WASHINGTON, D.C. | January 10, 2012
Despite good intentions, there is bipartisan agreement No Child Left Behind (NCLB) needs to be changed. One of the biggest failings of our nation's K-12 education law is its overly prescriptive accountability system, known as Adequate Yearly Progress (AYP).
The federally mandated system applies a rigid metric for gauging the progress of schools around the country. All schools that fail to meet target proficiency levels for two or more consecutive years are required to undergo the same series of rigid federal interventions, regardless of the unique circumstances or challenges facing each school. According to the Center on Education Policy, approximately half of all schools failed to make AYP in the 2010-2011 school year. A summary of key findings:
- An estimated 48% of the nation’s public schools did not make AYP in 2011. This marks an increase from 39% in 2010 and is the highest percentage since NCLB took effect.
- In 24 states and the District of Columbia, at least half of the public schools did not make AYP in 2011. In a majority of the states (43 and D.C.), at least one-fourth of the schools did not make AYP.
- The percentage of public schools not making AYP in 2011 varied greatly by state, from about 11% in Wisconsin to about 89% in Florida.
If No Child Left Behind isn’t changed, these percentages will continue to grow. In three short years, every school in the country will be required to demonstrate 100 percent of its students are proficient in reading and math or risk being labeled as “failing,” even if the school has made dramatic improvements in individual student achievement.
Clearly, we cannot continue to rely on a one-size-fits-all accountability system to gauge the performance and unique needs of schools and students. Teachers, principals, and superintendents agree the current system often hinders local innovation and progress. As Maryland’s Red Pump Elementary School Principal Blaine Hawley said at an Education and the Workforce Committee hearing:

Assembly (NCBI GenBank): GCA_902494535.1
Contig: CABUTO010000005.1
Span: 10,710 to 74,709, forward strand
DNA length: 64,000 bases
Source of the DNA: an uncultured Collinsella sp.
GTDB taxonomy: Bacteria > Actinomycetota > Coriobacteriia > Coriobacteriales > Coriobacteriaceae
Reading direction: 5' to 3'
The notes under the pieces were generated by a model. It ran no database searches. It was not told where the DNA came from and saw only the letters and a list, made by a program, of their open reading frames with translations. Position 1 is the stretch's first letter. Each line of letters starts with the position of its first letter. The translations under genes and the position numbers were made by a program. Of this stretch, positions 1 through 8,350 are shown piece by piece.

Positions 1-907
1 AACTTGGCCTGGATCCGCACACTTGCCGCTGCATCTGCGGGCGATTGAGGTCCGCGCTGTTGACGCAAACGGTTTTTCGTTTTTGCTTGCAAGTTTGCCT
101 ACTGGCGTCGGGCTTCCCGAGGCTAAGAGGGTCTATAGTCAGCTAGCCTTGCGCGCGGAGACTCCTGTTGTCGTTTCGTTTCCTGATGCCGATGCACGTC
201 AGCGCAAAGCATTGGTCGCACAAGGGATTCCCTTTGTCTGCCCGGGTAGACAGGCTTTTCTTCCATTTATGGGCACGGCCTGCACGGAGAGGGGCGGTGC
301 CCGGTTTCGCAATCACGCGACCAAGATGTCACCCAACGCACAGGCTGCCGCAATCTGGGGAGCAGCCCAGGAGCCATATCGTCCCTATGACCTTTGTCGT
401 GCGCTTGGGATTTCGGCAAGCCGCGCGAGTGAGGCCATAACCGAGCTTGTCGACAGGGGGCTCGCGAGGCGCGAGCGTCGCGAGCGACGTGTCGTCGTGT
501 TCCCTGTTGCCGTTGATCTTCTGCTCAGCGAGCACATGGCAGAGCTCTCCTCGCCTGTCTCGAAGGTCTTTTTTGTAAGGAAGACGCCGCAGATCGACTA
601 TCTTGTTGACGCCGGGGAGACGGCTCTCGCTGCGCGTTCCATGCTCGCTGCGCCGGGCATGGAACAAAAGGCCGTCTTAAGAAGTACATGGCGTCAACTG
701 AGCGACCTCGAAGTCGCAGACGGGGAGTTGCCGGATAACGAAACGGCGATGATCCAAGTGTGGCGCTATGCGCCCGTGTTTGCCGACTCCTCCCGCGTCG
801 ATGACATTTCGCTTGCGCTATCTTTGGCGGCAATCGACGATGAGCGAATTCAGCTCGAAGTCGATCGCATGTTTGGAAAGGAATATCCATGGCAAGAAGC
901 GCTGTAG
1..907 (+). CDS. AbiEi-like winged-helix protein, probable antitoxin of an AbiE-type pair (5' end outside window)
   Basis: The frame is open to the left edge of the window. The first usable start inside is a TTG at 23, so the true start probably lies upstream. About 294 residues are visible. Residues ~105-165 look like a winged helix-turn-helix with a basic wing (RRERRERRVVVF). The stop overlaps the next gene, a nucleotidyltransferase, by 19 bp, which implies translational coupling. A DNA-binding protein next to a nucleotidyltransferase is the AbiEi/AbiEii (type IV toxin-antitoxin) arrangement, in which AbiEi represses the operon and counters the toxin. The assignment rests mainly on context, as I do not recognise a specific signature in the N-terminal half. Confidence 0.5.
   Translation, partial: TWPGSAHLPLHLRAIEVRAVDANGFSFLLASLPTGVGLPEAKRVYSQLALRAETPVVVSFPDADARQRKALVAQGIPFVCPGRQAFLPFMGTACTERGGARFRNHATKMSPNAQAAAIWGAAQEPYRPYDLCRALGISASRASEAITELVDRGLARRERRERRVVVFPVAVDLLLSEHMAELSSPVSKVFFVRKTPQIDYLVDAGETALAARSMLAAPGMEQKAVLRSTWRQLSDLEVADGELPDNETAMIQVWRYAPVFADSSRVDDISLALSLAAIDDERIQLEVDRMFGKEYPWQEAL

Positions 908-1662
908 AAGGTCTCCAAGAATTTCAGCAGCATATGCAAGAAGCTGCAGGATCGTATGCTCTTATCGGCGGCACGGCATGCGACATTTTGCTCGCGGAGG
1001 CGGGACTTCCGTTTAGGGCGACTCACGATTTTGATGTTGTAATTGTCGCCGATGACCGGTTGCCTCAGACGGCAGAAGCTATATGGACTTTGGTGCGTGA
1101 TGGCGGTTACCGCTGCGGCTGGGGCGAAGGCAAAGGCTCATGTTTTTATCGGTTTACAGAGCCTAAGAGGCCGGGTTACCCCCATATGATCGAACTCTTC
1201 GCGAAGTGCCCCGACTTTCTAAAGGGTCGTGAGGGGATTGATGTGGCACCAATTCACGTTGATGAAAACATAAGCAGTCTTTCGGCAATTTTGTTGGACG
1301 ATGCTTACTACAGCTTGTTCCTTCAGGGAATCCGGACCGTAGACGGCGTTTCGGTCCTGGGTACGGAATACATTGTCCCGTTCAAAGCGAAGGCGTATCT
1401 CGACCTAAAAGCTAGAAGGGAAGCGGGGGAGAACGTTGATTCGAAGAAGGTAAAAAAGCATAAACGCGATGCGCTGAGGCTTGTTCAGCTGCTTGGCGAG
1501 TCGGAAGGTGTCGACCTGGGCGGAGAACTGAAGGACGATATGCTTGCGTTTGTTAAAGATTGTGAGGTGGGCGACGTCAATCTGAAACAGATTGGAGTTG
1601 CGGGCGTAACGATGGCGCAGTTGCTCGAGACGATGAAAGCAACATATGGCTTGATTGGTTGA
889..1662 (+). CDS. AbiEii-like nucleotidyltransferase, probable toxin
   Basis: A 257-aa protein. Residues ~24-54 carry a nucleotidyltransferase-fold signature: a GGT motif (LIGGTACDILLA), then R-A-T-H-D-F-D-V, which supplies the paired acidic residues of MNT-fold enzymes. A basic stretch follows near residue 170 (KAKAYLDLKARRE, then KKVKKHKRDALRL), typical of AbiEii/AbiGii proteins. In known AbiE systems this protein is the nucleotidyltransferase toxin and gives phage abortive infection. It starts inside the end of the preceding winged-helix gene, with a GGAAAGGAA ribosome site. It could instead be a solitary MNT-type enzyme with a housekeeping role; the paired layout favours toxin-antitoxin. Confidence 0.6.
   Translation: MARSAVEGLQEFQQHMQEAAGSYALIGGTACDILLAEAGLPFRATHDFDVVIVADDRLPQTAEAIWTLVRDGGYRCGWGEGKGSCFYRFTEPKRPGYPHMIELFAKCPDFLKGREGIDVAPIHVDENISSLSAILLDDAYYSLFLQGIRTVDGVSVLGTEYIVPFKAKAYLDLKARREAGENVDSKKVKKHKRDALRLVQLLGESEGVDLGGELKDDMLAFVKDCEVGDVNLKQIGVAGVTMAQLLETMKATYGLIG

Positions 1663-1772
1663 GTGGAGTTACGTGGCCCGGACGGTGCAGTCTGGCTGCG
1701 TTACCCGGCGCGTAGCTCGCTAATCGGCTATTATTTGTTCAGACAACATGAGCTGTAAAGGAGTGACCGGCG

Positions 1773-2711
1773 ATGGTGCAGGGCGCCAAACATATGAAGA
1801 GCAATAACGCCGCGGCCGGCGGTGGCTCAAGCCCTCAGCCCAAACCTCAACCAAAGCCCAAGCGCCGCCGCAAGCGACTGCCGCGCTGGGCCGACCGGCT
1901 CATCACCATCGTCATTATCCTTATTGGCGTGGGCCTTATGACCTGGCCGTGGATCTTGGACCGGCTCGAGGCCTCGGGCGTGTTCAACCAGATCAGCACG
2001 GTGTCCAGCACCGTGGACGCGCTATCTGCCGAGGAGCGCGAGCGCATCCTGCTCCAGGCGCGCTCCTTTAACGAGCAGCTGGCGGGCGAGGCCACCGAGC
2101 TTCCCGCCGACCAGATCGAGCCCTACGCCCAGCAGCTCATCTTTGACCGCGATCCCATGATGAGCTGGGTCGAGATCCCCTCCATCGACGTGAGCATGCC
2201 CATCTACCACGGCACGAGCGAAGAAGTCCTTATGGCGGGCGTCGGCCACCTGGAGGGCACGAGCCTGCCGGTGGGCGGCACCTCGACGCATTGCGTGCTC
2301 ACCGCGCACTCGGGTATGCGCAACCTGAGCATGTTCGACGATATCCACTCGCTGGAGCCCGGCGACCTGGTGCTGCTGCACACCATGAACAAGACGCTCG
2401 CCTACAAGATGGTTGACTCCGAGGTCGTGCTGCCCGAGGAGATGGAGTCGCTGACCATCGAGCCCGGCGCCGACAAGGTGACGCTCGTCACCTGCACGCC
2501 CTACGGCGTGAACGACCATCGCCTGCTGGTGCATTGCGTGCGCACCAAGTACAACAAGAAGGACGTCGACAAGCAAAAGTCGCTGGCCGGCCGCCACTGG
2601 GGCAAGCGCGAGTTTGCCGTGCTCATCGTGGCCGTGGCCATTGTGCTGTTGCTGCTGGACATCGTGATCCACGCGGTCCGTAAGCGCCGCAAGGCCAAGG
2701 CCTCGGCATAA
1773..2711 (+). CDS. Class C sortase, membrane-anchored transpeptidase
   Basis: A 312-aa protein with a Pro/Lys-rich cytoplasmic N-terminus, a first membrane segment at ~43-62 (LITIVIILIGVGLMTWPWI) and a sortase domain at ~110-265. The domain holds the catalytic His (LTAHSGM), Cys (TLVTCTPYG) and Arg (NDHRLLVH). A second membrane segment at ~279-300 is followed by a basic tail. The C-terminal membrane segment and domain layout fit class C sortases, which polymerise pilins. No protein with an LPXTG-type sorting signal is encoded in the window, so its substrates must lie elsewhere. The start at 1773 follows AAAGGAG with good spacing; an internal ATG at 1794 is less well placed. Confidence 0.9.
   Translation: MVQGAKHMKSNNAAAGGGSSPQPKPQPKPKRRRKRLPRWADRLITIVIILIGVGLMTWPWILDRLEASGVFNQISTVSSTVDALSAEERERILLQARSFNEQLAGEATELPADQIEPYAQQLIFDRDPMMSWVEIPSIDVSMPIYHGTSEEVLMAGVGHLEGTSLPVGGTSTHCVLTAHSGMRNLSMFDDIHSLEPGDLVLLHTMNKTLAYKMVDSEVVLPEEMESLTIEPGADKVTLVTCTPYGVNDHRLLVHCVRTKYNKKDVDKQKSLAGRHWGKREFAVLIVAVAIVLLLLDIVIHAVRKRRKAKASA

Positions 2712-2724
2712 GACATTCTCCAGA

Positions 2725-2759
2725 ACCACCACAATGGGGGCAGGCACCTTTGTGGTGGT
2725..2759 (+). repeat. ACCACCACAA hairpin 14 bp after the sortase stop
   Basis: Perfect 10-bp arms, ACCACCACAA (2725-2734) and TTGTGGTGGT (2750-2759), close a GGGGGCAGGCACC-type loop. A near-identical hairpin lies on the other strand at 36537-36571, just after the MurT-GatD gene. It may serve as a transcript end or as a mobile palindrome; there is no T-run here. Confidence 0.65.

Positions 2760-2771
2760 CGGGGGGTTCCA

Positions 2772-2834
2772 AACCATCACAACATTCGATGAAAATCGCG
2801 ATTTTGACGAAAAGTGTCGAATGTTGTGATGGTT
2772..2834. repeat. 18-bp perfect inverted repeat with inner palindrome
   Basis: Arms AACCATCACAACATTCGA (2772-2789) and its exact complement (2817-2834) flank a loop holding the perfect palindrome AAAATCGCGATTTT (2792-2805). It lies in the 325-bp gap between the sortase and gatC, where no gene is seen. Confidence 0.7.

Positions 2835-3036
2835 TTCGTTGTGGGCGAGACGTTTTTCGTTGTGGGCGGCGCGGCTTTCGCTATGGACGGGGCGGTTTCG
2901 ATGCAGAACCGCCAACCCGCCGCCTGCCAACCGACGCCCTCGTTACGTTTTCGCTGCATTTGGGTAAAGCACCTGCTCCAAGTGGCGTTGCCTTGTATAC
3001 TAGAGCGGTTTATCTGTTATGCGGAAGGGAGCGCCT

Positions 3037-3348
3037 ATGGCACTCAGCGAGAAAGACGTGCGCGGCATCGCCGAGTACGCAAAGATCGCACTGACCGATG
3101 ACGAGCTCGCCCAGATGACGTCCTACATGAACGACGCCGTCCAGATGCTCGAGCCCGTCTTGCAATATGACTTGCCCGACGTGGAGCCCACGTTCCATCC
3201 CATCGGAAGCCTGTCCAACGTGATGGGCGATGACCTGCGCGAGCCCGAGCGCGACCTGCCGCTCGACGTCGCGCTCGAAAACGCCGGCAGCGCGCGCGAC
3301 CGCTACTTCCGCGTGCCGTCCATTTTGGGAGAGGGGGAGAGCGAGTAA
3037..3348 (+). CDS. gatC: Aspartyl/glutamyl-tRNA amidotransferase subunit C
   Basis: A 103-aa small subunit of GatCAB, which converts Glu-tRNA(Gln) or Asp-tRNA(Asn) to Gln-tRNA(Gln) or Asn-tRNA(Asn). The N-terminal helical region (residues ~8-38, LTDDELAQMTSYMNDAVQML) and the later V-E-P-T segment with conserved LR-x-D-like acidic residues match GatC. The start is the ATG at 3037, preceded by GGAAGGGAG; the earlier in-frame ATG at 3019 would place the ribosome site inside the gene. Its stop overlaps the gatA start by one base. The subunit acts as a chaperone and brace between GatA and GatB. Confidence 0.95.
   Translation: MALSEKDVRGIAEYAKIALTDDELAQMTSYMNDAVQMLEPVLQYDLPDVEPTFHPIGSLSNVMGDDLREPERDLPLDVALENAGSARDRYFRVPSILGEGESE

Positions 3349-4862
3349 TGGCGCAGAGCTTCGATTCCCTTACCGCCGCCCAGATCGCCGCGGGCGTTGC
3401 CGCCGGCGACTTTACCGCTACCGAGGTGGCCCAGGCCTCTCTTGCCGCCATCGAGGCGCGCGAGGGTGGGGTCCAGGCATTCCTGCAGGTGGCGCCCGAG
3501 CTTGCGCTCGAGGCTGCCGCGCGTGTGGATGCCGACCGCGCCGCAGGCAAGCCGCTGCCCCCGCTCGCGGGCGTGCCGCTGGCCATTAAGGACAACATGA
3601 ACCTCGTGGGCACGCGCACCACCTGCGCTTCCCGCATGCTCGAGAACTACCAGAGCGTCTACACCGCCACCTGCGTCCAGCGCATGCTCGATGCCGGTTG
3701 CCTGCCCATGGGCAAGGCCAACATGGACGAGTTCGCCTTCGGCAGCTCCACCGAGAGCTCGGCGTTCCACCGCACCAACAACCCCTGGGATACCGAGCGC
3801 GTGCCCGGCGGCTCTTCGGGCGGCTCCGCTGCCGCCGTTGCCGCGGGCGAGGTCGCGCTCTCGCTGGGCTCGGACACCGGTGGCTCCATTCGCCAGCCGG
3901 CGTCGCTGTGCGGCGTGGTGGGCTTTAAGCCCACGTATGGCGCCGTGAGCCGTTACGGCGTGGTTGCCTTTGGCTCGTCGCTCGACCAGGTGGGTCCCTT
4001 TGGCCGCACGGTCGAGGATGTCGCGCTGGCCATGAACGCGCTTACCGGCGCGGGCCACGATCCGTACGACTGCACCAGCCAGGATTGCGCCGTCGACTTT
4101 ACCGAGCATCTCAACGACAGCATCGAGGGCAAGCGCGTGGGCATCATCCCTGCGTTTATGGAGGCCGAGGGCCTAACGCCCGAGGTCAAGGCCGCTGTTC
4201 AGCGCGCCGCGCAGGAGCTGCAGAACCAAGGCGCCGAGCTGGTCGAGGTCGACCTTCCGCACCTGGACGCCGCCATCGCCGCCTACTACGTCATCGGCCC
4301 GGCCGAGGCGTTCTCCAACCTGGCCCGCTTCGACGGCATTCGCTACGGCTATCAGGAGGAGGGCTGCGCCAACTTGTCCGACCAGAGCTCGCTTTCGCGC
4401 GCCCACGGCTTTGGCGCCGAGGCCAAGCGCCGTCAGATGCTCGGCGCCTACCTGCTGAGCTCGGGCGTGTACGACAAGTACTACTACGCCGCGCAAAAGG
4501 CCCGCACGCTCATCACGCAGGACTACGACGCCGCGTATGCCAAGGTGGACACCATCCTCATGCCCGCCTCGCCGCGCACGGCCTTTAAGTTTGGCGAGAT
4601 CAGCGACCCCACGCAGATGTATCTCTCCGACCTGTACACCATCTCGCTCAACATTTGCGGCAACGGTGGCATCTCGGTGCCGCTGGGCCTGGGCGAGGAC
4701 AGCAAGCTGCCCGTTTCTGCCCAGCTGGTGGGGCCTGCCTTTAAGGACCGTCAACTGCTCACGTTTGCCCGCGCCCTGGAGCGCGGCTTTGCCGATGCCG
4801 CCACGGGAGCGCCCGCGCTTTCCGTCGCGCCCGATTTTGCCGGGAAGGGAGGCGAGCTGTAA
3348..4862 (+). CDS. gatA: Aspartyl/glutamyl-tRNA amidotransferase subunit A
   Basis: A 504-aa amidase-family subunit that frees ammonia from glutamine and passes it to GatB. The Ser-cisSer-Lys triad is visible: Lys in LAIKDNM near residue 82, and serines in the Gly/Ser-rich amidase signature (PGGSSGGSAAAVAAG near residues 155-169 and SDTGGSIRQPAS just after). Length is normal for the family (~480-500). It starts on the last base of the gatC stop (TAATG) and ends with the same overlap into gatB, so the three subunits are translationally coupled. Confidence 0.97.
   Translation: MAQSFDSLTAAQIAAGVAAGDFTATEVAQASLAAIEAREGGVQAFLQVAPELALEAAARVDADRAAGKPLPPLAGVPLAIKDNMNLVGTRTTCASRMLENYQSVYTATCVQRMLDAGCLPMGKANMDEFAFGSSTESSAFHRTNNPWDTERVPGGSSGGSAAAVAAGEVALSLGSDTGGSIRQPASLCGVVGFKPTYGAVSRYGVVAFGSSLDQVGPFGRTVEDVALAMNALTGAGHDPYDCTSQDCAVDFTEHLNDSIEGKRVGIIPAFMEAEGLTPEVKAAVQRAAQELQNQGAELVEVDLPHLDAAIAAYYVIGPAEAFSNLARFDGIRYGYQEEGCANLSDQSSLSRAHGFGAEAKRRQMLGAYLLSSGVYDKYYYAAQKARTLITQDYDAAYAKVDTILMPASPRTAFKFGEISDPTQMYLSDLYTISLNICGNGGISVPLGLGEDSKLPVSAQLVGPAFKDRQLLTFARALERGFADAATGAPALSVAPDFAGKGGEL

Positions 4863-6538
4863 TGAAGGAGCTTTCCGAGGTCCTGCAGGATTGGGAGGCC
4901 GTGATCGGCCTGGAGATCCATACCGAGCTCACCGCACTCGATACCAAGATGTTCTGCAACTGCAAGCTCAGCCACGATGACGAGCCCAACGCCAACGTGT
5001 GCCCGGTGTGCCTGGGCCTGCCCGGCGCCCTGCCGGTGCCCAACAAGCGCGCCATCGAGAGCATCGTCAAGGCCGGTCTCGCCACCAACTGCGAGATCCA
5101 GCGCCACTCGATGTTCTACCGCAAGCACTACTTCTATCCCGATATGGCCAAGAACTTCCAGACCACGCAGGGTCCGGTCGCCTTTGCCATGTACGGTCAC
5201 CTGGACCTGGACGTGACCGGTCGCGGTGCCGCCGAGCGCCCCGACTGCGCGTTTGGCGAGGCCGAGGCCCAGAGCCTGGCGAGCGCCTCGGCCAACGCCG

“There is a disconnect between federal standards and what we are doing [at the local level], which is really looking at individual student progress as opposed to one standard that we hope all children will reach.”
It’s time to develop a more meaningful way to measure whether students are learning, and we must be willing to look beyond laws enacted in Washington, D.C. In an effort to raise the bar on student achievement and reduce the federal footprint in education, Republicans recently released draft legislation to support the development of innovative accountability systems at the state and local level.
The Student Success Act will call on each state to implement its own accountability system that considers the challenges and opportunities facing local schools and more accurately evaluates student learning. The legislation will also eliminate federally mandated interventions for under-performing schools and allow states to determine the best way to improve student learning. Additionally, school districts will have the freedom to distribute federal funds based on the needs of their own student populations. Superintendents and principals will be able to use federal funding for groups such as English learners, migrant students and Native Americans to support a better classroom experience for all children.
We cannot improve education in America until we make it easier for states and school districts to tailor instruction to meet student needs. The Student Success Act removes barriers to student achievement and supports flexibility and innovation in schools nationwide.
Throughout the week, the committee will release a series of documents outlining how the new proposals benefit children and families, protect schools from overly prescriptive federal mandates, and encourage innovation in the classroom.
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